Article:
Title

Late Precambrian Balkan-Carpathian Ophiolite - A Slice of the Pan-African Ocean Crust?: Geochemical and Tectonic Insights from the Tcherni Vrah and Deli Jovan Massifs, Bulgaria and Serbia

Document Type

Article

Publication Date

10-2001

Keywords

MORB, Ophiolite, Pan African cadomian connection, precambrian

Digital Object Identifier (DOI)

http://dx.doi.org/10.1016/S0377-0273(01)00216-5

Abstract

The Balkan-Carpathian ophiolite (BCO), which outcrops in Bulgaria, Serbia and Romania, is a Late Precambrian (563 Ma) mafic/ultramafic complex unique in that it has not been strongly deformed or metamorphosed, as have most other basement sequences in Alpine Europe. Samples collected for study from the Tcherni Vrah and Deli Jovan segments of BCO include cumulate dunites, troctolites, wehrlites and plagioclase wehrlites; olivine and amphibole-bearing gabbros; anorthosites; diabases and microgabbros; and basalts representing massive flows, dikes, and pillow lavas, as well as hyaloclastites and umbers (preserved sedimentary cover). Relict Ol, Cpx and Hbl in cumulate peridotites indicate original orthocumulate textures. Plagioclase in troctolites and anorthosites range from An60 to An70. Cumulate gabbro textures range from ophitic to poikilitic, with an inferred crystallization order of Ol-(Plag+Cpx)-Hbl. The extrusive rocks exhibit poikilitic, ophitic and intersertal textures, with Cpx and/or Plag (Oligoclase-Andesine) phenocrysts. The major opaques are Ti-Magnetite and Ilmenite. The metamorphic paragenesis in the mafic samples is Chl-Trem-Ep, whereas the ultramafic rocks show variable degrees of serpentinization, with lizardite and antigorite as dominant phases. Our samples are compositionally and geochemically similar to modern oceanic crust. Major element, trace element and rare earth element (REE) signatures in BCO basalts are comparable to those of MORB. In terms of basalt and dike composition, the BCO is a ‘high-Ti’ or ‘oceanic’ ophiolite, based on the classification scheme of Serri [Earth Planet. Sci. Lett. 52 (1981) 203]. Our petrologic and geochemical results, combined with the tectonic position of the BCO massifs (overlain by and in contact with Late Cambrian island arc and back-arc sequences), suggest that the BCO may have formed in a mid-ocean ridge setting. If the BCO records the existence of a Precambrian ocean basin, then there may be a relationship between the BCO and the Pan-African ophiolites from the Arabian–Nubian Shield. We suggest that the BCO is the missing link between the Pan-African and the Avalonian–Cadomian peripheral orogens of Murphy and Nance [Geology 19 (1995) 469].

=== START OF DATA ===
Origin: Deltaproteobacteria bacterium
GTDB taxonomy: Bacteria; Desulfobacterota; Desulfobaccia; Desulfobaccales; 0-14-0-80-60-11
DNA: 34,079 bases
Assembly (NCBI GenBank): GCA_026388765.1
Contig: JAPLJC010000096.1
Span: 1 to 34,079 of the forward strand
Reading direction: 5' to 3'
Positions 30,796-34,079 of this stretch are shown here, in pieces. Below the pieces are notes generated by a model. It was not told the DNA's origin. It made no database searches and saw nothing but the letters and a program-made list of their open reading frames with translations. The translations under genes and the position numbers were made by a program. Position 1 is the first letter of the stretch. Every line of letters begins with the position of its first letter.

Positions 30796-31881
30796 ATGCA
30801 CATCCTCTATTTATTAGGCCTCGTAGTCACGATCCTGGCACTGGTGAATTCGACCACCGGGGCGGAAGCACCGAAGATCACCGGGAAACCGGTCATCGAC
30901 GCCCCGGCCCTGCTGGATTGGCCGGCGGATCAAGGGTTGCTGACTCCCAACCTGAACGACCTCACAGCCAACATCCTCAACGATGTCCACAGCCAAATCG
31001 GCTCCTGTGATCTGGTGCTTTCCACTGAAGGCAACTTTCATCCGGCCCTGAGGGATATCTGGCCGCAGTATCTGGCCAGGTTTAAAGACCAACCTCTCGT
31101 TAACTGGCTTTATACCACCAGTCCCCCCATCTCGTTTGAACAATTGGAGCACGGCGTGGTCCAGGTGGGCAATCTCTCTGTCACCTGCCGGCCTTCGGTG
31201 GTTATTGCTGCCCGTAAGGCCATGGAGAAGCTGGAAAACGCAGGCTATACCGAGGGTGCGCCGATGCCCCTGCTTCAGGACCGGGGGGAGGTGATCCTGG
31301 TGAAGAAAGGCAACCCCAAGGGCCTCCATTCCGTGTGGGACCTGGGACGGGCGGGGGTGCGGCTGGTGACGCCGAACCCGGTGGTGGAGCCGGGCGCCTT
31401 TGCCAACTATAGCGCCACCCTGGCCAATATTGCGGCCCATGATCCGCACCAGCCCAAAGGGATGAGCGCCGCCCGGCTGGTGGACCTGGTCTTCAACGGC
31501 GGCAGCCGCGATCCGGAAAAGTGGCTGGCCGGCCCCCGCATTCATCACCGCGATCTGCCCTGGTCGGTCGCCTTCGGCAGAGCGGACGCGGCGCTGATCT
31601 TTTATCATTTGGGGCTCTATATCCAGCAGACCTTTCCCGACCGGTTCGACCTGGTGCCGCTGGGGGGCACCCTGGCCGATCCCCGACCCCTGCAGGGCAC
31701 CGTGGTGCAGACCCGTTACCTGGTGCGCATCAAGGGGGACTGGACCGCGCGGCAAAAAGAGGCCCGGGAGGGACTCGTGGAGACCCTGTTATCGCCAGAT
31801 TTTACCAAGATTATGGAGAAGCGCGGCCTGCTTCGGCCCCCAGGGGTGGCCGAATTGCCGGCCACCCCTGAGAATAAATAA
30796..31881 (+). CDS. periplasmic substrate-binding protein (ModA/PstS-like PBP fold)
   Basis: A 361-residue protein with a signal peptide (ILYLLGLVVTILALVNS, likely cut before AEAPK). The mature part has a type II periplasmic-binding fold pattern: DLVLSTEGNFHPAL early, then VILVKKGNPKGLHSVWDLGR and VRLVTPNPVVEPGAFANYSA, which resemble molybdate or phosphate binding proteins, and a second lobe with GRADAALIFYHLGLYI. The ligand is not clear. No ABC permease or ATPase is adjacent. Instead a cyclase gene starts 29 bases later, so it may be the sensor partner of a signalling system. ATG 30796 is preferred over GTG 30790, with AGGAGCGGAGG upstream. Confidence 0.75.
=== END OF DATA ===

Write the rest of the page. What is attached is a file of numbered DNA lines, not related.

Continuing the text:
Citation / Publisher Attribution

Journal of Volcanology and Geothermal Research, v. 110, issues 3-4, p. 299-318

Was this content written or created while at USF?

Yes

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